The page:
Howe, James; illus. Randy Cecil. Brontorina. Somerville, MA: Candlewick Press, 2010. “Brontorina had a dream. ‘I want to dance!’ she said. ‘But you are a dinosaur,’ Madame Lucille pointed out.” What was Brontorina to do? What was Madame Lucille to do? “Welcome,” said Madame Lucille. “Please try not to squash the other dancers.” But as graceful as Brontorina is, when she dances the children have to flee her tremendous feet and dodge her stupendous tail and poor Brontorina bumps her head on the ceiling and her pointed toes on the walls. “A tear fell from Brontorina’s eye. Downcast, she turned to leave… ‘Oh, fiddlesticks!’ said Madame Lucille. ‘Why didn’t I see it before?’” Brontorina’s not too big – the room is too small! Brontorina is a dancer, and dancers must dance! Cecil’s earnest and determined illustrations lend color and scale to ambitions and problem-solving – facial expressions wrinkle in thought and hands fly up in the air when ideas strike and energy is renewed, and all the bodies dance in sync when all ends well.
Idle, Molly. Flora and the Peacocks. San Francisco, CA: Chronicle Bks, 2016. Flora is back! This third time around in lush yet dignified shades of green and yellow, and this time dancing with two peacocks.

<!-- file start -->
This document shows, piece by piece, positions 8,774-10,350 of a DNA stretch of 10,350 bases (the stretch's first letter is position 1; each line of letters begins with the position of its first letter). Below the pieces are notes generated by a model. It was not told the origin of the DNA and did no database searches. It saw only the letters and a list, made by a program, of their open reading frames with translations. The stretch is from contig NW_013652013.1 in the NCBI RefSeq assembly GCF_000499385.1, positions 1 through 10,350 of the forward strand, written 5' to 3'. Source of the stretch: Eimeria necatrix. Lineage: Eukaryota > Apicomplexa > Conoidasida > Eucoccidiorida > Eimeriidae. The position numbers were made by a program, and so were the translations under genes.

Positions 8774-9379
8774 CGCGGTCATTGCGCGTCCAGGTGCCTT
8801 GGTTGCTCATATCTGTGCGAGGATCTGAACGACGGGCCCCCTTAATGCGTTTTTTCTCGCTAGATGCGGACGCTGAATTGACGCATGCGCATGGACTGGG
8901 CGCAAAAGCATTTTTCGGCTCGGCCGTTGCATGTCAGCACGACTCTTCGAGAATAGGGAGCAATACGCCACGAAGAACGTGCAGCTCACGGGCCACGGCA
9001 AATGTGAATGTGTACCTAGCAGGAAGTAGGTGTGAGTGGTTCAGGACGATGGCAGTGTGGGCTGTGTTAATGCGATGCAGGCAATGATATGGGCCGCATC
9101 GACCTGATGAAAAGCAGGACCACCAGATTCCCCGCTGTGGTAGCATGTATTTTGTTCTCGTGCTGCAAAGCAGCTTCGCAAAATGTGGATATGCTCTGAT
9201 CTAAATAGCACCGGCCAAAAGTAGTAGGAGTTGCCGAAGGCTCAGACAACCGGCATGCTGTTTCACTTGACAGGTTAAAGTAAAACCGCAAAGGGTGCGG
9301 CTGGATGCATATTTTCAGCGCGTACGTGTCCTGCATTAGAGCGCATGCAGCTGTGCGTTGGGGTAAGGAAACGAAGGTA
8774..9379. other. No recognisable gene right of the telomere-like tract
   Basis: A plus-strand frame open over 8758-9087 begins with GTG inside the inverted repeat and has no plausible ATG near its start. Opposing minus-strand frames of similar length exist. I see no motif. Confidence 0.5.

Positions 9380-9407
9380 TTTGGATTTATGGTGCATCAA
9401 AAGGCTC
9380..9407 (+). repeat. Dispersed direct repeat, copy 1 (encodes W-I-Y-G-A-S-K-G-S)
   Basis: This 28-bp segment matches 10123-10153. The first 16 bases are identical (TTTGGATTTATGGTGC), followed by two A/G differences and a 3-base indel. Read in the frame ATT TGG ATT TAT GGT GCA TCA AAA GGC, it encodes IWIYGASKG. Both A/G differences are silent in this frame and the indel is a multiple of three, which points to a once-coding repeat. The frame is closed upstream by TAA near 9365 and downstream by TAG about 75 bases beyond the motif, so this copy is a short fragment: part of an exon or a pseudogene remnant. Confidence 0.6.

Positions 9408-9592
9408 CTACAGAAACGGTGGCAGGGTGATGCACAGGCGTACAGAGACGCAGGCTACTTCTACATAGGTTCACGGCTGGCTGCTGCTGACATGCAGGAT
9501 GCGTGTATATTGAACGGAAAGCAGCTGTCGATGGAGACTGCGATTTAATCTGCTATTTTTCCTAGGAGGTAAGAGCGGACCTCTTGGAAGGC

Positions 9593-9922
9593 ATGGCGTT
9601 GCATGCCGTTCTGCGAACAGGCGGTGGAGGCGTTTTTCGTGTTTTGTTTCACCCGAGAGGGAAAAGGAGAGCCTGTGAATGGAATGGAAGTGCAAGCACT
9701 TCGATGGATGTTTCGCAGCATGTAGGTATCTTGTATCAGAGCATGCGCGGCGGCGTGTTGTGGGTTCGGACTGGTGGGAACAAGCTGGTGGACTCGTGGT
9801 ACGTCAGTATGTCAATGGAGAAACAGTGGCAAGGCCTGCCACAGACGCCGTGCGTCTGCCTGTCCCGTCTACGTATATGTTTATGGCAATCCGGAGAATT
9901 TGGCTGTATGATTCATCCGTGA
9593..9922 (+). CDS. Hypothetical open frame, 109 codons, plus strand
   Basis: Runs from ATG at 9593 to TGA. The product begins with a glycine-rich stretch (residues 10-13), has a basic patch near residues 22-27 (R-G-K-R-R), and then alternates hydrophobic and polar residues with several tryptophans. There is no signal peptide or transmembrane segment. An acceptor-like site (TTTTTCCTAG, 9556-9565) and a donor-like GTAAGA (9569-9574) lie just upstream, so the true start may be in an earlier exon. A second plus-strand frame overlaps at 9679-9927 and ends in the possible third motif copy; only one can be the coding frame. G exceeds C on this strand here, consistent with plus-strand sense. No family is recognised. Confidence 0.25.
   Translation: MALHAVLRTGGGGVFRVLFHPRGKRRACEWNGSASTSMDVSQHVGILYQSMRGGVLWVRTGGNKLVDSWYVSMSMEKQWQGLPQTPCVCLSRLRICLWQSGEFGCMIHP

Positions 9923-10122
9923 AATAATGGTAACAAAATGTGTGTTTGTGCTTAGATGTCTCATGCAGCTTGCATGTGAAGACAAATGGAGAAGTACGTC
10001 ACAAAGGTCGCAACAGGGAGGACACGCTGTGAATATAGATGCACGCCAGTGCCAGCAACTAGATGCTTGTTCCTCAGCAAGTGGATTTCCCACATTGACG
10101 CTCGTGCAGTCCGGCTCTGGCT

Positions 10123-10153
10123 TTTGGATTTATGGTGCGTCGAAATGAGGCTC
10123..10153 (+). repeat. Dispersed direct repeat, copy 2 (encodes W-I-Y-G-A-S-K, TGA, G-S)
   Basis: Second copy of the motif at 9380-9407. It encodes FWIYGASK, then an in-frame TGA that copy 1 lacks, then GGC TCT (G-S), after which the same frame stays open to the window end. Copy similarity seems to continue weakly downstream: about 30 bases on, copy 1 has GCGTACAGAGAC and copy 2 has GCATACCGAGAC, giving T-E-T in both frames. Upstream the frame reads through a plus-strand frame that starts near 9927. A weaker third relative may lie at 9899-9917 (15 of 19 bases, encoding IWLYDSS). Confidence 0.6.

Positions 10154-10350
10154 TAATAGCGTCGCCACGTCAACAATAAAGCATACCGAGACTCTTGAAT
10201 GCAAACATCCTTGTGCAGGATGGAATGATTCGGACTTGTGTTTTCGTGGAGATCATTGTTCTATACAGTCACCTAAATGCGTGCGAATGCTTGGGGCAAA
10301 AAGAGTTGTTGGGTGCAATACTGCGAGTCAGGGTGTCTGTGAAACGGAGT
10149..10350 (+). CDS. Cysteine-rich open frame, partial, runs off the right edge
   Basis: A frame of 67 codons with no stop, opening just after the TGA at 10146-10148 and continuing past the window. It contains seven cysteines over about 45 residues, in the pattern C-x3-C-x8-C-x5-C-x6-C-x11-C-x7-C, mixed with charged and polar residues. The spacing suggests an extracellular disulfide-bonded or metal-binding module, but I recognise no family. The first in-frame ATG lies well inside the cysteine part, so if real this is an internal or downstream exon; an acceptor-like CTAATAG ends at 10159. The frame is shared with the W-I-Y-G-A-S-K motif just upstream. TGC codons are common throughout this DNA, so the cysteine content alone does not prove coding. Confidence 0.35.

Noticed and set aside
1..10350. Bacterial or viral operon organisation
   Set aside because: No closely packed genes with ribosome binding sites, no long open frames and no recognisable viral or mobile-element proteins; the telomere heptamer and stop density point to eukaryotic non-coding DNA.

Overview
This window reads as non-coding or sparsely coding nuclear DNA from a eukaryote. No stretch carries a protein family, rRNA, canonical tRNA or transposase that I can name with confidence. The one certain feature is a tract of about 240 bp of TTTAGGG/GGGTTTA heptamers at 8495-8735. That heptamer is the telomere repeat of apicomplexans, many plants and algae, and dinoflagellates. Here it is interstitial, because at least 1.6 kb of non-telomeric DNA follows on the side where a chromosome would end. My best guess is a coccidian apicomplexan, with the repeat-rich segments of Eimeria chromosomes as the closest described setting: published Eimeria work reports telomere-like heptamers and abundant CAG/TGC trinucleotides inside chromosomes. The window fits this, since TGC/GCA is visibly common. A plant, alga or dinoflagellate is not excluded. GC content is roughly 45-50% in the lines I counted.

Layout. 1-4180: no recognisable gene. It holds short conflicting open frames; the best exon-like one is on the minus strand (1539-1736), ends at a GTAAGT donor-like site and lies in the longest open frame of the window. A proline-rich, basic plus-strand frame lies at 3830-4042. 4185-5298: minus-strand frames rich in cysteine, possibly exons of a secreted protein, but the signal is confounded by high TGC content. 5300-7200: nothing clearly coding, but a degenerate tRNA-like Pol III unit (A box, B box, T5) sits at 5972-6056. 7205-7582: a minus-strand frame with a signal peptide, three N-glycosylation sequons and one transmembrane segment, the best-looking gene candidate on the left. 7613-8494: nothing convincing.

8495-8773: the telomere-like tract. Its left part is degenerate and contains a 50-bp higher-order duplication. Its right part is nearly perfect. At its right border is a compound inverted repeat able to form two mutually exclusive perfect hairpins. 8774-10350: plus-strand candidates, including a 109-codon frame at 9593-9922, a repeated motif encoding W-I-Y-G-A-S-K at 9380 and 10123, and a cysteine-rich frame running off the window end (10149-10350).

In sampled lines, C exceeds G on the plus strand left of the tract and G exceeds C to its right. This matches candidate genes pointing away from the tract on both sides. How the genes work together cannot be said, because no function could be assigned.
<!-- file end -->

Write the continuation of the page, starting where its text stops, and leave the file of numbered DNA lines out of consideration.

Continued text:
But friendships of three can be hard to manage, and Flora and the peacocks have to work out their kinks of insecurity and jealousy before they can unfurl together and play. And of course they do, in splendid foldout, feather spreading glory. Their toes point and their noses go up and down according to shyness or sharing or foot-stomping angriness – and all without text, just expressive illustrations. Pore over Flora’s additional friendships in Flora and the Flamingo (2013) and Flora and the Penguin (2014).
Isol. Daytime Visions: An Alphabet. NY: Enchanted Lion Books, 2016. An alphabet book with flair. The endpapers begin it with a sketch of a seriously contented girl backstroking through a sea of letters under a smudge of sun in the sky, outlined in rugged - not rigid - grey. G is for “Gentle soul” and H is for “Here I am.” O is two birds trilling, with one remarking to the other, “You are such an optimist.” How can we not fall in love with such letter and word combinations? The colors are muddy in tone – more settled with mess than messy – and the illustrations vary from pencil to paint to collage, depending on what’s right when. Isol is a master.